Helge was born in Koenigsberg, Germany, now Kaliningrad, Russia, in the midst of World War II. Her mother had to flee from the Russians to West Germany with three little children under the age of three, Helge being the oldest of eventually four siblings. Despite illness, horror, and hunger, they survived those very difficult, terrifying times.
The remainder of Helge’s childhood, growing up near Hamburg, was happy. At school, in addition to academics and learning three languages, Helge had participated in the art curriculum which consisted of weaving, sewing, ceramics, and basketry. There, Helge developed a love of the arts.
However, being the daughter of a physician, Helge set out to become a doctor. In medical school at the University of Heidelberg, she met and fell in love with the American man to whom she has been married for 53 years. They moved to the US after medical school and the birth of their two children. Helge loved raising their children and discovered that a parent is a teacher. Having found her true calling, she abandoned medicine and became an art teacher. She taught art full-time in the New Jersey public school system for 25 years. All the while, she took courses in fiber, metals, jewelry, and clay.
After retiring in 2008, she began to focus on clay. She continues to be a hand-builder rather than throwing on the wheel. Pinching represents for Helge the most intimate way of working with clay. About her work, she says, ”I like to take a piece of clay into my hands and see where it might lead me. Often there are ridges and grooves in the surface that suggest the beginning of a piece. Most of my work is related to forms from nature with its myriad of inspirations. Be it a dry leaf in the fall, a seed pod, a smoothly worn rock, a piece of weathered wood changed by the seasons…..it all incorporates nature’s unmatched designs- treasures that I like to look for during walks in the woods, on mountains tops, on desert paths, and along deserted beaches or river beds. I like to capture the essence of these inspirational objects in my work, not by copying them, but by recreating them as a spontaneous gesture with an expression of my own, showing their relatedness to the earth.”
“In recent years I have begun to incorporate found pieces of rusty iron into my work. I fell in love with the beauty of rusted surfaces. Their colors, textures, and patterns created by the exposure to the elements through the passage of time, intrigue me. It is the process of aging in a beautiful way….. Also, what was the purpose of these found objects in their prior life? I find it exciting to include them, thus giving them a new identity with a brand new future and destiny.”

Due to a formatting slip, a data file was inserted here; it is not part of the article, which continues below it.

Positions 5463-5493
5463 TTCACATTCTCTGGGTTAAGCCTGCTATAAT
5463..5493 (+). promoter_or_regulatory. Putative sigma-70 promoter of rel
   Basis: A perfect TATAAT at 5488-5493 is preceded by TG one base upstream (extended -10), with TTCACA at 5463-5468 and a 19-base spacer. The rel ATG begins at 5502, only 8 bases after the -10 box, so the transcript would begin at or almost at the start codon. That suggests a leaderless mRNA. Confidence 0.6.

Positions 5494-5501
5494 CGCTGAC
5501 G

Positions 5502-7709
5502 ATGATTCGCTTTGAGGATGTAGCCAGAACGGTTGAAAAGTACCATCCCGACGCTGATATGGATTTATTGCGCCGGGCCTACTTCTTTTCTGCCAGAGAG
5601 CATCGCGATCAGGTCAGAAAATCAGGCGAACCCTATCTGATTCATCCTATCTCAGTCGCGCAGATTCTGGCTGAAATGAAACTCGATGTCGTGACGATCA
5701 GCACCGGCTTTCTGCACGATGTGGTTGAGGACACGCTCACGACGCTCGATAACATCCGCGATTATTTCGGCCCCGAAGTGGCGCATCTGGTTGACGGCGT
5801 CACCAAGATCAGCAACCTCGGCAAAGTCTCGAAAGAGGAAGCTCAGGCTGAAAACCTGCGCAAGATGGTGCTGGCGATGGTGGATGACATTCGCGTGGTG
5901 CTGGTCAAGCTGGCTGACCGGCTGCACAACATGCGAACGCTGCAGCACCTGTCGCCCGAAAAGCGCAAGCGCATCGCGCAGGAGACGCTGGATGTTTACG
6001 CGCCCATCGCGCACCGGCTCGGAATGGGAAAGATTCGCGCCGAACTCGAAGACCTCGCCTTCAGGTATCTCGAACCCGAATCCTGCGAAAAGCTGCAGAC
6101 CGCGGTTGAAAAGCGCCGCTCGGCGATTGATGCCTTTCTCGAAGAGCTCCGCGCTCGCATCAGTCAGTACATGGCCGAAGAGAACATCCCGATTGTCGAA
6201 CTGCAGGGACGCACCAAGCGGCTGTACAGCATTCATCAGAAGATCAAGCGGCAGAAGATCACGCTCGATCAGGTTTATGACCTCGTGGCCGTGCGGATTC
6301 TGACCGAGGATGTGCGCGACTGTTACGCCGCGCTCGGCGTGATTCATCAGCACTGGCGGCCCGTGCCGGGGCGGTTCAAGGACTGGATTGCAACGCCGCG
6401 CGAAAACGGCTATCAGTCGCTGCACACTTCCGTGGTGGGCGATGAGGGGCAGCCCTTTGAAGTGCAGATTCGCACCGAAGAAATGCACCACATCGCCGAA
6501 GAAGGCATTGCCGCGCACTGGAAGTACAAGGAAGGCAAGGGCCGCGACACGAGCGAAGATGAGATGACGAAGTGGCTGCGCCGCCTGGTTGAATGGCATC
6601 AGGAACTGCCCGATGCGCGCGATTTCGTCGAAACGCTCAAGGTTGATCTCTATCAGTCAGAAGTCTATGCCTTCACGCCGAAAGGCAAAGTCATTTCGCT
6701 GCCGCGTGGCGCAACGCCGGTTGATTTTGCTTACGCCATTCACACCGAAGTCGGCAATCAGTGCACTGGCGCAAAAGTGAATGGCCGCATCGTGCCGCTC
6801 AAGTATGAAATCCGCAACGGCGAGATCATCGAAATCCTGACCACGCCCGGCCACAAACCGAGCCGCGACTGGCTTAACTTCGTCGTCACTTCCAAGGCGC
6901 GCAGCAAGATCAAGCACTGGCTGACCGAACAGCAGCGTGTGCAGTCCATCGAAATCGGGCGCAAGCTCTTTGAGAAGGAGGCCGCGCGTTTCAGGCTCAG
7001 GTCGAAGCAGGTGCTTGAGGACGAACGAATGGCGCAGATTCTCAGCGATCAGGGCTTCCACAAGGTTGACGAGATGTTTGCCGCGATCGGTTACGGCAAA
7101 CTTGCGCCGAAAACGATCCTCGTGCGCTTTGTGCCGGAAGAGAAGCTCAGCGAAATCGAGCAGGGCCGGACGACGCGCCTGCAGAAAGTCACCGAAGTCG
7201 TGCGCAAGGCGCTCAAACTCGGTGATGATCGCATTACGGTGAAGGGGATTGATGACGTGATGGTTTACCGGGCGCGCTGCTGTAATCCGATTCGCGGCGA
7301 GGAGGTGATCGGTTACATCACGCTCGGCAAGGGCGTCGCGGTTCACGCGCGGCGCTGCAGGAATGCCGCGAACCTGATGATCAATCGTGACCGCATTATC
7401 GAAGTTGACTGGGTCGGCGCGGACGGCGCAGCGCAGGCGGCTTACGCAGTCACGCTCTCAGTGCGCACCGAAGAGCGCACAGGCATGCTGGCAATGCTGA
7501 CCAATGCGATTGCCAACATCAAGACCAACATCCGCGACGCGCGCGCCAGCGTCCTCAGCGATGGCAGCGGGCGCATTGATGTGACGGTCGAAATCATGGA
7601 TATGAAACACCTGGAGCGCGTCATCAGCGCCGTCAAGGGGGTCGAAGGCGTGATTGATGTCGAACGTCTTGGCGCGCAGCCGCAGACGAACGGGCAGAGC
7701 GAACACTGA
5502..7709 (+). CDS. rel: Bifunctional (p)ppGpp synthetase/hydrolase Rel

She finds the Raku method of firing a perfect match for her work. Her beautiful explanation of the process sums up its importance to her:
“Raku requires the pieces to be removed from the fire with long tongs in a glowing red-hot state, immediately to be placed into a container filled with combustible matter that is allowed to burst into flames, which are then smothered by a tight lid creating a smokey, reduction atmosphere inside. The ensuing, shimmering color results are created by the intimate play of fire and smoke and finally, the chill of cold water that quickly cools down the hot pieces, often creating wondrous crackling textures on the glazed surfaces. The unpredictable magic and the never-ending surprises of this technique, appeal to me on a visual and philosophical level. I love the juxtaposition of the rusty iron and the shimmering blue-green hues of the glazes. It is a raw and unadulterated beauty without frills that I strive to achieve. By fate, so to say, each piece is delivered from fire and smoke with a unique appearance after surviving multiple variables and challenges of the process. And just as it is fate in real life that we must accept as gracefully and gratefully as possible, I accept my pieces with humility, sometimes more happily than at other times…… And not to forget, there is always lemonade that can be made from lemons….”
Helge is a long standing member of the Haverford Guild, a Master Artisan of the Pennsylvania Guild of Craftsmen, a Professional Artist Member (PAM) of the Main Line Art Center, and a member of the Wayne Art Center. She has been juried into many shows, including the HGC annual shows, the Perkins Center for the Arts in Moorestown, New Jersey, in City Hall, and at the Cosmopolitan Club in Philadelphia, among others. At MLAC she had a solo show in the Welcome Gallery, and has been the recipient of the MLAC Pincus Prize and the Plaza Award. She has a piece in the permanent collection of Rowan College’s Beitzel Gallery and a second consigned for the University Center.
Helge’s biggest accomplishment was her acceptance to the juried international shows “Innovations” and “Craft Forms” in 2017 at the Wayne Art Center where she now sells her work in the Gallery Shop.
A remarkable woman and artist, Helge says she is proud to be part of the “team of caring and talented artists” who make up the Haverford Guild of Craftsmen. She is someone who inspired us and lifts us up, and, in return, we are so very proud that she is a part of our HGC community.